As risk averse cash investors slowly move away from an aggressively conservative strategy, we take a look at two developing trends that investors may be considering and some potential pitfalls.
- Bank Deposit Accounts
- Prime Money Market Funds
We think that the credit market has probably exited the free-fall phase and has entered a phase of combating a recessionary economy. Investors must be mindful of some of the emerging cash management trends that represent giant leaps, rather than baby steps, back into credit risks. As we emphasized in previous communications, investments in government-backed debt, supplemented by strong individual credits appropriate for one’s risk tolerance still offer better principal protection than some other options.
Despite prolonged challenges to global economies, the fantastic collapse that began more than a year ago in the short-term credit market is showing definitive signs of improvement. Lower inter-bank lending rates, reduced use of the Federal Reserve emergency facilities, and increased money flows into prime money funds all seem to indicate that credit trends may have turned a critical corner. However, since the Federal Reserve’s zero interest rate policy (ZIRP) came into effect last December we’ve seen two emerging strategies of cash management that appear to be getting ahead of our “cautiously optimistic” strategic outlook. One such practice involves small operating banks stepping up efforts to woo corporate clients into bank deposit accounts and the other is the gathering movement of cash away from treasury money market funds and into “prime” funds.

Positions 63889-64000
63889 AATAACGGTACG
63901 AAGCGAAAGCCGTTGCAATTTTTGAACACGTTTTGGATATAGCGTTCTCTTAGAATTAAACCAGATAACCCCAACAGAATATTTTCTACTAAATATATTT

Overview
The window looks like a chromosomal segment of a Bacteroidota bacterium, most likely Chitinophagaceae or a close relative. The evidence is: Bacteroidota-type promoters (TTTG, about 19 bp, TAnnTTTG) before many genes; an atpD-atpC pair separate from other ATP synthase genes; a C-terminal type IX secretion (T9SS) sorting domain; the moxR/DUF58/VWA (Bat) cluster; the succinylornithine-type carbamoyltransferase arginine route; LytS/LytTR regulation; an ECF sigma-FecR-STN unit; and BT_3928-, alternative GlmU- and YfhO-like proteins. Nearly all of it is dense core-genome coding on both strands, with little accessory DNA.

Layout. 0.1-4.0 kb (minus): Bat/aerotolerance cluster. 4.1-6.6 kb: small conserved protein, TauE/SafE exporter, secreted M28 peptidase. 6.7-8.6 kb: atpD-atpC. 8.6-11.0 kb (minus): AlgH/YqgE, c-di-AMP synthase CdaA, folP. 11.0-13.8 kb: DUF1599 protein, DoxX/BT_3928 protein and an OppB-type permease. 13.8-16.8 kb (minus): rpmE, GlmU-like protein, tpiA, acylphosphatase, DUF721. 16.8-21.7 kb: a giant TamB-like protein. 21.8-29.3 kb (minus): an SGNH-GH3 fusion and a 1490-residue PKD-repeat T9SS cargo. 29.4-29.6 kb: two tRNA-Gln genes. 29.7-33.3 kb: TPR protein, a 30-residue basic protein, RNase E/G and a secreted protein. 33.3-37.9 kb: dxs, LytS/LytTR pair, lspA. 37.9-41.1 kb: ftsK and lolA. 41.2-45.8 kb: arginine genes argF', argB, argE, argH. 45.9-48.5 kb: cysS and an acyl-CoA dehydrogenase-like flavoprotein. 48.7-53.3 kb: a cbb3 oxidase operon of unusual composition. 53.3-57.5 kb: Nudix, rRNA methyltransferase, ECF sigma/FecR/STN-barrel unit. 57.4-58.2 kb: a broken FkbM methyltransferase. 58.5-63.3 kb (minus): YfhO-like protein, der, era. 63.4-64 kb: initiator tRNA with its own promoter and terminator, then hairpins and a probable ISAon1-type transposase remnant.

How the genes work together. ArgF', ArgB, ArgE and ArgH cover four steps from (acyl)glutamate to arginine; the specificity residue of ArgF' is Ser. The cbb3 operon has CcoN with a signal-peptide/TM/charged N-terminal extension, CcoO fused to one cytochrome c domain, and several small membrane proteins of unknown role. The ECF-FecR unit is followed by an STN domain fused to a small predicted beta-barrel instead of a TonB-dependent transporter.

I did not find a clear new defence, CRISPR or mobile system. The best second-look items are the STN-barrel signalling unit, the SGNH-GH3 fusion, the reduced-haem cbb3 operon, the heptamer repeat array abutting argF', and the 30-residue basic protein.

In light of such developing trends, risk averse corporate treasurers and CFOs must ask – Are bank deposits safe in today’s environment? Are prime funds ready for prime time? Are there places where cash managers can park their cash and still get a good night’s sleep?
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